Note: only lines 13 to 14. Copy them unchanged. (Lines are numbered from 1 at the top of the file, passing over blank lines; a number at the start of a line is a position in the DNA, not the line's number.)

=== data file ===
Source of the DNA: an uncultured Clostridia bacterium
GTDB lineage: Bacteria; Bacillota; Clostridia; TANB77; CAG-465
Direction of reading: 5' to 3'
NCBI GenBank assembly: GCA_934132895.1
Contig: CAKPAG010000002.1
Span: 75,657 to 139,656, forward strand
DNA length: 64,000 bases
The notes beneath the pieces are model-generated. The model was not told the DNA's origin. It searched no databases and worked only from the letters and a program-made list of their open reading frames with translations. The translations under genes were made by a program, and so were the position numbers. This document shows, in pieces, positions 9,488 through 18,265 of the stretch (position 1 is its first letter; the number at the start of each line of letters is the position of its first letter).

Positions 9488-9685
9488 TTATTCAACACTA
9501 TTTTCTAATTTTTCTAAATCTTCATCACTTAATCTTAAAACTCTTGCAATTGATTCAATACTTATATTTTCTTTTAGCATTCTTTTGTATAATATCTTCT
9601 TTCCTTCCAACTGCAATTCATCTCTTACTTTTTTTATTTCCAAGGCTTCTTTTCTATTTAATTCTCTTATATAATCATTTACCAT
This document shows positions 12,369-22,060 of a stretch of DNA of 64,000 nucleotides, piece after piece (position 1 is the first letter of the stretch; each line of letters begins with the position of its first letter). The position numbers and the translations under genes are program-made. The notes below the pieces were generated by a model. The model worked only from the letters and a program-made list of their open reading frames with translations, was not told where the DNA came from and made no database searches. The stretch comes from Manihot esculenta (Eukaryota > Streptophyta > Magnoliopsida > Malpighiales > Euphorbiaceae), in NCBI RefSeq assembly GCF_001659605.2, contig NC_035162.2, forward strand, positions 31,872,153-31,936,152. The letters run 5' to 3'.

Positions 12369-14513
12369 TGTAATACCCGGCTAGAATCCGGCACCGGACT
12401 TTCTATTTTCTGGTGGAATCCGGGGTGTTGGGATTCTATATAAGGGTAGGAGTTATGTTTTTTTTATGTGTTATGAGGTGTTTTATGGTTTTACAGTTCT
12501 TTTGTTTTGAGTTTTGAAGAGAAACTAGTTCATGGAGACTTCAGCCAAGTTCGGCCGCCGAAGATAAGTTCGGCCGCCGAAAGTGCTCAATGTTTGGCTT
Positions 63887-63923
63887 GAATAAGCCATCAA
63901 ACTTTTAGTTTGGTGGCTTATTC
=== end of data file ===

This document shows positions 12,369-22,060 of a stretch of DNA of 64,000 nucleotides, piece after piece (position 1 is the first letter of the stretch; each line of letters begins with the position of its first letter). The position numbers and the translations under genes are program-made. The notes below the pieces were generated by a model. The model worked only from the letters and a program-made list of their open reading frames with translations, was not told where the DNA came from and made no database searches. The stretch comes from Manihot esculenta (Eukaryota > Streptophyta > Magnoliopsida > Malpighiales > Euphorbiaceae), in NCBI RefSeq assembly GCF_001659605.2, contig NC_035162.2, forward strand, positions 31,872,153-31,936,152. The letters run 5' to 3'.

Positions 12369-14513